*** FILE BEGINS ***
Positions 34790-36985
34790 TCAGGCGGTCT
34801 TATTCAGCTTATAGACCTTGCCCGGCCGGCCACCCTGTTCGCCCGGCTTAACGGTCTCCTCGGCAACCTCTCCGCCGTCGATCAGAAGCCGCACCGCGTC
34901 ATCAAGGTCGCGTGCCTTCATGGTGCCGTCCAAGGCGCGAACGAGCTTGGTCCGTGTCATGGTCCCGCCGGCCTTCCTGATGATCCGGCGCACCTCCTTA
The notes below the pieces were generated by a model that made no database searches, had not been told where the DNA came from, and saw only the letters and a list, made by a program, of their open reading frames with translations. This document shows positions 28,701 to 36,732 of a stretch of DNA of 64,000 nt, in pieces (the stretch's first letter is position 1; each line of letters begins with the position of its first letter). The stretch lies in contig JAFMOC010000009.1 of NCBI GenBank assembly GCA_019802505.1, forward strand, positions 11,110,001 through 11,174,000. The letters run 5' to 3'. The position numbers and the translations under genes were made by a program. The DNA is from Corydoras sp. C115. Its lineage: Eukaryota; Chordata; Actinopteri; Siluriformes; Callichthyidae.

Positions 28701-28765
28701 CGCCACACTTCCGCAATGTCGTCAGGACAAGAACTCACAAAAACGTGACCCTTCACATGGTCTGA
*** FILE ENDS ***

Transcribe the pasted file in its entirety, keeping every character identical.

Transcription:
Positions 34790-36985
34790 TCAGGCGGTCT
34801 TATTCAGCTTATAGACCTTGCCCGGCCGGCCACCCTGTTCGCCCGGCTTAACGGTCTCCTCGGCAACCTCTCCGCCGTCGATCAGAAGCCGCACCGCGTC
34901 ATCAAGGTCGCGTGCCTTCATGGTGCCGTCCAAGGCGCGAACGAGCTTGGTCCGTGTCATGGTCCCGCCGGCCTTCCTGATGATCCGGCGCACCTCCTTA
The notes below the pieces were generated by a model that made no database searches, had not been told where the DNA came from, and saw only the letters and a list, made by a program, of their open reading frames with translations. This document shows positions 28,701 to 36,732 of a stretch of DNA of 64,000 nt, in pieces (the stretch's first letter is position 1; each line of letters begins with the position of its first letter). The stretch lies in contig JAFMOC010000009.1 of NCBI GenBank assembly GCA_019802505.1, forward strand, positions 11,110,001 through 11,174,000. The letters run 5' to 3'. The position numbers and the translations under genes were made by a program. The DNA is from Corydoras sp. C115. Its lineage: Eukaryota; Chordata; Actinopteri; Siluriformes; Callichthyidae.

Positions 28701-28765
28701 CGCCACACTTCCGCAATGTCGTCAGGACAAGAACTCACAAAAACGTGACCCTTCACATGGTCTGA